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Cultural Determinants Of Economic Growth: The Case Of European Countries

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  • Dima, Bogdan
  • Mutascu, Mihai
  • Enache, Cosmin

Abstract

The economic growth is based on a complex set of determinants, inside which the “pure” economic variables plays an important but not unique role. The “soft” factors like information and social institutions, rules and behaviours, as well as the elements of the dominant cultural paradigm could not be easily included in the “and others” category. Thus, the aim of this paper is to provide a possible framework for the analysis of this type of determinants, able to deal especially with the interactions between culture and growths. Part I deals with the theoretical foundation by argue that “in long run” the social dynamic is not influenced only by resources and technology but also by the way in which the social actors interact in the primary distribution of the resources and in their social reallocation taking into account the cultural restrictions and requirements. Part II is an attempt to examine some empirical evidences in the favour of some results derived from this foundation. The main conclusion of the paper could be resumed by the thesis that the process of the sustainable growth could not be comparer with a linear voyage in a modern train “from here to eternity”. Rather is a trip into unknown with a colour and noisy caravan.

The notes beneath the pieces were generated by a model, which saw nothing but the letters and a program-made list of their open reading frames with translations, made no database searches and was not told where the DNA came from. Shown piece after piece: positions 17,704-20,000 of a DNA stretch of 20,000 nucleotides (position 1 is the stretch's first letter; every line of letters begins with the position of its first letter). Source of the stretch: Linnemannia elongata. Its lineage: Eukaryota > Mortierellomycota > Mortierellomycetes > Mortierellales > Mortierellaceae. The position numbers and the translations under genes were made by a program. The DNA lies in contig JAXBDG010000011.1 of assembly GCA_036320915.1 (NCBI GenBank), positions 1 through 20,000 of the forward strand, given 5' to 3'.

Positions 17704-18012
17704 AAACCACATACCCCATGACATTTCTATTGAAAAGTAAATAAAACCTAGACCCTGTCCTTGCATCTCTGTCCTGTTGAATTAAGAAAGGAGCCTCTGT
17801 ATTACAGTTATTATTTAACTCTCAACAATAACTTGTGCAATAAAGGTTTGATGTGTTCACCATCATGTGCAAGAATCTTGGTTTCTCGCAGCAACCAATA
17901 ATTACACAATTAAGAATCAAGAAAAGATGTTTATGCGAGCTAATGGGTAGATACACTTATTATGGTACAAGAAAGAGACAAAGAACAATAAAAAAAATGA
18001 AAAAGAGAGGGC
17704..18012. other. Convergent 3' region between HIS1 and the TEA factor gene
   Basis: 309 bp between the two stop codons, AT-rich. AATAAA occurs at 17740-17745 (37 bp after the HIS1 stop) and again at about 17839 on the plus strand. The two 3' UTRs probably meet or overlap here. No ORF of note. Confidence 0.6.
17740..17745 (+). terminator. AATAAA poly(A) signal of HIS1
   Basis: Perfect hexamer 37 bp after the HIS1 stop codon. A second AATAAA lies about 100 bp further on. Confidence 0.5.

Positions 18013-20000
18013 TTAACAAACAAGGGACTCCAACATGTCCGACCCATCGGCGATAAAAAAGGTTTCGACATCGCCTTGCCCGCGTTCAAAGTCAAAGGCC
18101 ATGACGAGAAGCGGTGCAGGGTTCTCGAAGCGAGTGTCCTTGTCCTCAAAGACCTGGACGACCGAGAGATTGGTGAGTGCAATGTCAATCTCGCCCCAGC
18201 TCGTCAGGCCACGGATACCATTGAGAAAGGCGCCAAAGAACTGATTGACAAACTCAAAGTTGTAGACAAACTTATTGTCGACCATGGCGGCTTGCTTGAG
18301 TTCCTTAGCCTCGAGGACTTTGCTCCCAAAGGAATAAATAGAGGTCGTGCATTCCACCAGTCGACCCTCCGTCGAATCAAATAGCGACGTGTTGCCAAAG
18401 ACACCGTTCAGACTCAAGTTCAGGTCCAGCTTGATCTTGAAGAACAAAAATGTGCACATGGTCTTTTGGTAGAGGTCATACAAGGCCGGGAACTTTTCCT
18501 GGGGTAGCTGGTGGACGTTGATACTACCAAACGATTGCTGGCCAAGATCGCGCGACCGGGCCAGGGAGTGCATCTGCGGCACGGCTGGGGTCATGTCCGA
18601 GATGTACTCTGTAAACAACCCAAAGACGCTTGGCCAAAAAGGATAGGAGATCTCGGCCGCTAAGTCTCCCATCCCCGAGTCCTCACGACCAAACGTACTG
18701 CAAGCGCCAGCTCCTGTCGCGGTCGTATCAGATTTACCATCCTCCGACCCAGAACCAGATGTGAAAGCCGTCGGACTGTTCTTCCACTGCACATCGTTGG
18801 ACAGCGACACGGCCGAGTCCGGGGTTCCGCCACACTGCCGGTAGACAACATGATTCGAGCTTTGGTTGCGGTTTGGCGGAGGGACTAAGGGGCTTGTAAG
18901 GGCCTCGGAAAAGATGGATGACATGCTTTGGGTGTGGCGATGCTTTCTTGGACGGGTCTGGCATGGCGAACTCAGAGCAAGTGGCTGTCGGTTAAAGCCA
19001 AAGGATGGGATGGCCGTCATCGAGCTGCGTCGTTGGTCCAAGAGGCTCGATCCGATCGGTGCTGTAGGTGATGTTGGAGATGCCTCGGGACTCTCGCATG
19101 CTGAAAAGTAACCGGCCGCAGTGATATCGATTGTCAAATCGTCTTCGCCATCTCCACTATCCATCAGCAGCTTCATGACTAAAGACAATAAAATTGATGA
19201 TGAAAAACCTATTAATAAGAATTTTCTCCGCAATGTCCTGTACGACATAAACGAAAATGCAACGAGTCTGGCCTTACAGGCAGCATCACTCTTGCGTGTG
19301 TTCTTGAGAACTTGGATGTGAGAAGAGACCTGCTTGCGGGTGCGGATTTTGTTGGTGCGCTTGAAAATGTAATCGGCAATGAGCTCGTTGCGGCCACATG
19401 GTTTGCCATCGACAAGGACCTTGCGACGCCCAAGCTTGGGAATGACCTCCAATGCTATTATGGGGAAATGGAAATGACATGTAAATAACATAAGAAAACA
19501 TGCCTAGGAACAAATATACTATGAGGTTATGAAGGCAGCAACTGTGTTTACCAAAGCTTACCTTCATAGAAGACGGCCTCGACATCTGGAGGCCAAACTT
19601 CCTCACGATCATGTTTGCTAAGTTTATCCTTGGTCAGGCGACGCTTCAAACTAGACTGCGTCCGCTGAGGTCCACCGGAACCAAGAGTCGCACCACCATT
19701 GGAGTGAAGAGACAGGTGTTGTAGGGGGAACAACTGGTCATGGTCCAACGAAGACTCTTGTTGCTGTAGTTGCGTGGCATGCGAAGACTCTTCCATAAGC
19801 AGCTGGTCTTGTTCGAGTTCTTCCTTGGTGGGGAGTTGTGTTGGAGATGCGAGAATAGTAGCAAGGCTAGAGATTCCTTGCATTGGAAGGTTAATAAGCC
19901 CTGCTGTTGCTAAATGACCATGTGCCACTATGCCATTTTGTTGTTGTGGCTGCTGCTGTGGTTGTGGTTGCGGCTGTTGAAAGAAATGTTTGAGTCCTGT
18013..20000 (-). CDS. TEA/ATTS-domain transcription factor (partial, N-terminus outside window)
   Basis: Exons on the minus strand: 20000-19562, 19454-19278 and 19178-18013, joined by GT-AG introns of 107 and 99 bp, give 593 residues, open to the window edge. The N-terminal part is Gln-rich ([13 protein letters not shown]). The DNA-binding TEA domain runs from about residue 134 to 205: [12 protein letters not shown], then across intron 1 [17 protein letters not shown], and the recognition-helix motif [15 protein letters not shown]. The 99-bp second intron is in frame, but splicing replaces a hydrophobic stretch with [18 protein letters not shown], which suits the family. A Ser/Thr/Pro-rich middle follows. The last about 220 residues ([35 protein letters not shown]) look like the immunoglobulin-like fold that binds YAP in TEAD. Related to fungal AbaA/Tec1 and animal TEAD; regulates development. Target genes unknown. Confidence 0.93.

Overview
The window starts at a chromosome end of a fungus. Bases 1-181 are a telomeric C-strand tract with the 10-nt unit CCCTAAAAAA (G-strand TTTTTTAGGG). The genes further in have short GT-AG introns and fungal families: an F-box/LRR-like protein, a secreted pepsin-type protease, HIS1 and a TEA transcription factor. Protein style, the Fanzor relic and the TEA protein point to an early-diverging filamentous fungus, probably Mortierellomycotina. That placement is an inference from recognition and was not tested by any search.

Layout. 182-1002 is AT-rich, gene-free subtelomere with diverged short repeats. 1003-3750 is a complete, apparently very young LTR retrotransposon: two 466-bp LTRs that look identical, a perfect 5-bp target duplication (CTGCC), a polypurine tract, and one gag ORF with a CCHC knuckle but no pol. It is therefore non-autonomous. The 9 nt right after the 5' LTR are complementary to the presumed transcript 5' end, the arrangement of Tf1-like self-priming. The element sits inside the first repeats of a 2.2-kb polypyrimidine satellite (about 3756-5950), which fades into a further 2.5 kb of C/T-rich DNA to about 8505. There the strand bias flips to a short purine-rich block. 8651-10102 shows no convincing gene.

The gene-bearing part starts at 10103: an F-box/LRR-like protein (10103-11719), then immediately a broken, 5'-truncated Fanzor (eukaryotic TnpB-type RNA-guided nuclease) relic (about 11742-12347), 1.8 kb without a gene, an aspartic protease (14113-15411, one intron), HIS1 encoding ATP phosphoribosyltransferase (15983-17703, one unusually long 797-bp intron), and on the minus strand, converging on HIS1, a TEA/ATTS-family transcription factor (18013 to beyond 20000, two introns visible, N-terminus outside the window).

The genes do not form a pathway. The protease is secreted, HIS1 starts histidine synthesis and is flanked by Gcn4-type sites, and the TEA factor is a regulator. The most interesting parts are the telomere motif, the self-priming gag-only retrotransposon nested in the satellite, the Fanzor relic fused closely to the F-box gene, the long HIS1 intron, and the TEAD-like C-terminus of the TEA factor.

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Bibliographic Info

Paper provided by University Library of Munich, Germany in its series MPRA Paper with number 5688.

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Date of creation: 2006
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Handle: RePEc:pra:mprapa:5688

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Keywords: Sustainable growth; “soft determinants”; cultural paradigm;

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  1. Robert J. Barro, 1998. "Determinants of Economic Growth: A Cross-Country Empirical Study," MIT Press Books, The MIT Press, The MIT Press, edition 1, volume 1, number 0262522543, December.
  2. Romer, Paul M, 1987. "Growth Based on Increasing Returns Due to Specialization," American Economic Review, American Economic Association, American Economic Association, vol. 77(2), pages 56-62, May.
  3. Paul Romer, 1989. "Endogenous Technological Change," NBER Working Papers 3210, National Bureau of Economic Research, Inc.
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